Niskayuna family surprised with home makeover on Oprah program
Woman ailing with cancer wrote to show’s Web site
NISKAYUNA Joan and Ken Parow bought a split-level ranch on Godfrey Lane with the hope of transforming it into a dream home for their two sons.
But their renovation plans never got off the ground. In 2003, Joan was diagnosed with stage-4 breast cancer, and the young family quickly switched their focus.
“When Joan got sick, all the renovations took a back seat,” Ken recalled Monday. She is 37.
Joan’s condition worsened in January, when she developed congestive heart failure. Her cardiologist told her she could no longer continue her job at the Tri-City Joint Apprenticeship Committee and advised her to spend the time with her family.
She found herself watching the Oprah Winfrey Show and logging onto the program’s Web site. She noticed a post soliciting families in need of a home makeover and decided to write a letter asking for help with finishing a renovation of the basement Ken started before she fell ill.
“I thought to myself, ‘This is something I can do for my guys,’ ” she said. “They’re always there for me.”
Producers from the show contacted the Parows and said they couldn’t do much. However, they offered to fly them to Chicago so they could ask renowned designer Nate Berkus for tips during his appearance on the show in September.
They were seated in the back row of the studio when Berkus perused a picture of the dingy cellar, cluttered with exposed wires and leaky pipes. He took one look and offered his only tip.
“I think the best thing for you guys is to take me back and I’ll do it for you,” he said during the show, which aired nationally Monday afternoon on the local NBC affiliate.
What followed was a whirlwind of events that transformed the Parows’ basement into a state-of-the-art entertainment center, a small exercise room and work space. Over the course of three weeks, Berkus teamed with local builder Dave Del Zotto to add nearly $100,000 worth of improvements to the Parow’s basement.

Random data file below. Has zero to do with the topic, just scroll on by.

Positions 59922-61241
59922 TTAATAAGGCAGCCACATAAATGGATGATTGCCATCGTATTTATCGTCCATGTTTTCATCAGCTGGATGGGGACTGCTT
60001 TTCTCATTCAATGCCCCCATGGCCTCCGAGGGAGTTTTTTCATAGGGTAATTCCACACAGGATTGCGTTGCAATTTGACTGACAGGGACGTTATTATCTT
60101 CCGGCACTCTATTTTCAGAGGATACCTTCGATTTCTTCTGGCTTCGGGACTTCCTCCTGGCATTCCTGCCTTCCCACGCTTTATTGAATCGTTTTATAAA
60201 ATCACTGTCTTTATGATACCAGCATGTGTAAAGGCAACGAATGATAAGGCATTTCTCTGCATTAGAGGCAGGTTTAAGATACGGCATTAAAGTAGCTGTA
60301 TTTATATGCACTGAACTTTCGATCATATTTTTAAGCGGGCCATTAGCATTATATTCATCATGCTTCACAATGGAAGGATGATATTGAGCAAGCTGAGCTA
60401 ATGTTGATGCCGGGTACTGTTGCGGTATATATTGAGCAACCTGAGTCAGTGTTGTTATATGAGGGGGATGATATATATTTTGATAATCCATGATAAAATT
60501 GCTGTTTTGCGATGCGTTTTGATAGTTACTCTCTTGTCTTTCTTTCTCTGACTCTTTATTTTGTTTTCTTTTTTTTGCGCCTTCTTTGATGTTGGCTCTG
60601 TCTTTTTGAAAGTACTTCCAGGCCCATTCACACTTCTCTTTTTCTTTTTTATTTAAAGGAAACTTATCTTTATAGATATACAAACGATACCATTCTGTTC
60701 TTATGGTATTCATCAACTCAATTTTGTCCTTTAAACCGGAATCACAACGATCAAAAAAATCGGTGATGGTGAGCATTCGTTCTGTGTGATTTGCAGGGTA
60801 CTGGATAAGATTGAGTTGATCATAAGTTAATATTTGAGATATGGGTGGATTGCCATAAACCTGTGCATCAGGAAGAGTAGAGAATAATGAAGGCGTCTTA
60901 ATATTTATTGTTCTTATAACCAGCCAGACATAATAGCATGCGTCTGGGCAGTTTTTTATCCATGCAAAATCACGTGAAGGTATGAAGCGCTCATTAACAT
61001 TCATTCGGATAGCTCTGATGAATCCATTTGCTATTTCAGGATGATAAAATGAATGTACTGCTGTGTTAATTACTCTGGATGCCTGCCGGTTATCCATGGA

“I was shocked,” Joan said after watching the sequence of events unfold on her family’s new home theater system. “We had no idea.”
Berkus used old timbers from a covered bridge in Vermont to cover the basement’s concrete walls and furnished the new room with rustic items he collected from Northeastern antique shops. The renovation also brought in a new mahogany pool table, leather couches and a wall-sized retractable home theater screen.
But the Parows’ surprises didn’t end there. After the three-week renovation was complete, they were flown back to Chicago earlier this month to film a followup segment with Winfrey.
During the segment, Berkus began discussing what he would do with Joan and Ken’s master bedroom. Each time he suggested a new furnishing for the room, one of Winfrey’s crew members would wheel the item onto the stage.
In just a few moments, Joan found herself in front of millions of viewers sitting on the plush bed of her newly decorated bedroom. Several hours later, the Parows were back in Niskayuna wondering if they had all imagined the almost surreal series of events.
“It was like ‘Did we really just do this?’ ” Ken said. “It was far beyond what we expected.”
And far beyond an appearance on national television or world-class home renovation, too. Appearing on Oprah provided Joan a respite from dwelling on her dire condition.
“It takes a huge weight off my mind,” she said. “Those things that I’d ordinarily think of.”
The Parows have also made a lot of new friends in the process. After the filming, Del Zotto Builders teamed with several other volunteer contractors and replaced the Parow’s deteriorating roof —it took them one day — and neighbors are now offering to cook the family meals when they are in need.
“Our little circle as a result of this has gotten a whole lot bigger,” Ken said. “This whole thing has been a silver lining in a very dark cloud.”